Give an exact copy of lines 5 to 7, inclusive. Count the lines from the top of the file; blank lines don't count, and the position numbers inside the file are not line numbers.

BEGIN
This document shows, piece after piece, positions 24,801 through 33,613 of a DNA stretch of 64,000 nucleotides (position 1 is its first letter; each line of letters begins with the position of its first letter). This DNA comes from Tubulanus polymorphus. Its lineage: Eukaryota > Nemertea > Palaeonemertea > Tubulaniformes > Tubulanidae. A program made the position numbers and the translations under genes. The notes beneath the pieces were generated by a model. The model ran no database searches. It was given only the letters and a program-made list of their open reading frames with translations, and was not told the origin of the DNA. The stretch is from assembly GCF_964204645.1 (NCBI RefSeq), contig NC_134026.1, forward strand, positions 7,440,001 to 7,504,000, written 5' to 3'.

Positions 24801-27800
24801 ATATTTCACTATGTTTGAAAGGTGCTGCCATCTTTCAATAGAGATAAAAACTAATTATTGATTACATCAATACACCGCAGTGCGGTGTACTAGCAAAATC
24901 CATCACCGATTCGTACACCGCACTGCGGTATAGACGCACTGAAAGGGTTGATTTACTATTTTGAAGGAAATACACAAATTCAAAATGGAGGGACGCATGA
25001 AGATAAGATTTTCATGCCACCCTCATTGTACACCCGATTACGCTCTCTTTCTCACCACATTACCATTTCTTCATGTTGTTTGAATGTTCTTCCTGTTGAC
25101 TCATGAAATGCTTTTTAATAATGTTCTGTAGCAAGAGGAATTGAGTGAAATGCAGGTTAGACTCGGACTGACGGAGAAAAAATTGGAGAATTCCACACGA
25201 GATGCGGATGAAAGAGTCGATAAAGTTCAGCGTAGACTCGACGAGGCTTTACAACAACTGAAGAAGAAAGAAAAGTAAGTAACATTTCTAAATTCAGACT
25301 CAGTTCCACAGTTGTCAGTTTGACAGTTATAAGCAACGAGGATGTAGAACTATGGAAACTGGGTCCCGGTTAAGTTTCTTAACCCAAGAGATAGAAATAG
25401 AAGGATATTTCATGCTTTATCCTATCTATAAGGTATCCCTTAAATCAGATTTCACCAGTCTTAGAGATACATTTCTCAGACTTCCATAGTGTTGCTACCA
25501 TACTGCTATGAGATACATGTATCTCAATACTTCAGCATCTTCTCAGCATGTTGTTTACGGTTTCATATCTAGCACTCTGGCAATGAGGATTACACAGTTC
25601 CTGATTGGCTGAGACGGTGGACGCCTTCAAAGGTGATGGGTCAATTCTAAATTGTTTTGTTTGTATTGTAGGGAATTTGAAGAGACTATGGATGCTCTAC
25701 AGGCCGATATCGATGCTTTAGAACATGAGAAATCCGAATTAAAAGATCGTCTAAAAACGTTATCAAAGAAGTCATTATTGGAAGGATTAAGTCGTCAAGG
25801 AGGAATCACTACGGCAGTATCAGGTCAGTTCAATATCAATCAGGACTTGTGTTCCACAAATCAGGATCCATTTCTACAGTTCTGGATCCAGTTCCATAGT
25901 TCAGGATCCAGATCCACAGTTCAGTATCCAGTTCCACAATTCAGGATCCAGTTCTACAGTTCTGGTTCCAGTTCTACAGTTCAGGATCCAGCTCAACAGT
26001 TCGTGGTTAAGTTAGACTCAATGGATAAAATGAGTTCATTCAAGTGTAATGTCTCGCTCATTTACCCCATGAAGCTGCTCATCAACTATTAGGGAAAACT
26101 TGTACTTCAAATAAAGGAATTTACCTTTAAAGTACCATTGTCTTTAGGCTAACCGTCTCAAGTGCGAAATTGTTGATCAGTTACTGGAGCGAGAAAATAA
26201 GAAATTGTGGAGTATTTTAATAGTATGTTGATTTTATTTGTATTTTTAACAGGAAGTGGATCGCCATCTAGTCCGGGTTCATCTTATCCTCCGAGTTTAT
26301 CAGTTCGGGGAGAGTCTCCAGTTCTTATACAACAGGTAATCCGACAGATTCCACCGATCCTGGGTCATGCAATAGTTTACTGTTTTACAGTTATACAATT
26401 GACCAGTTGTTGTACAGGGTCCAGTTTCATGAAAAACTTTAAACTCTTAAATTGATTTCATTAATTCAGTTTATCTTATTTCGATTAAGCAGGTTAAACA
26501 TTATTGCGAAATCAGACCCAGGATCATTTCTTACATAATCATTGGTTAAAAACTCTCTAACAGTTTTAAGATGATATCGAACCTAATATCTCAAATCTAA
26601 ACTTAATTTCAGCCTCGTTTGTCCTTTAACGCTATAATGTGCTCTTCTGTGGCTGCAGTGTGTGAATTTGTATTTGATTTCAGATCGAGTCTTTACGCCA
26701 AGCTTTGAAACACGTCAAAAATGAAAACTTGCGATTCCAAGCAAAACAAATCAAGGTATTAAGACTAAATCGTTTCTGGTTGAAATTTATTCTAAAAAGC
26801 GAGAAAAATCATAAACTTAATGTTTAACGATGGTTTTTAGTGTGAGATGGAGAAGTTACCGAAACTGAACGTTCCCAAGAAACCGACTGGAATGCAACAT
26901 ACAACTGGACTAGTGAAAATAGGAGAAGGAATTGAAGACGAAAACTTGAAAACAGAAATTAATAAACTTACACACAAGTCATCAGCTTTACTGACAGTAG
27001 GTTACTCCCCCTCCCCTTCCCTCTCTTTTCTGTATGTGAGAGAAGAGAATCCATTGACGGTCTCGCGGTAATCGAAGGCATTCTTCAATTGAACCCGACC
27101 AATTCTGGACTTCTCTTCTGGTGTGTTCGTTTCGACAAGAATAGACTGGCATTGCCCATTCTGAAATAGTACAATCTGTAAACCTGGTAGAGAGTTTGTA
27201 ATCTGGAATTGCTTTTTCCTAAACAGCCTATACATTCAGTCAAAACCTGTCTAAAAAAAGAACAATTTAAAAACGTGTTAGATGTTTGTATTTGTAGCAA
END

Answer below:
25001 AGATAAGATTTTCATGCCACCCTCATTGTACACCCGATTACGCTCTCTTTCTCACCACATTACCATTTCTTCATGTTGTTTGAATGTTCTTCCTGTTGAC
25101 TCATGAAATGCTTTTTAATAATGTTCTGTAGCAAGAGGAATTGAGTGAAATGCAGGTTAGACTCGGACTGACGGAGAAAAAATTGGAGAATTCCACACGA
25201 GATGCGGATGAAAGAGTCGATAAAGTTCAGCGTAGACTCGACGAGGCTTTACAACAACTGAAGAAGAAAGAAAAGTAAGTAACATTTCTAAATTCAGACT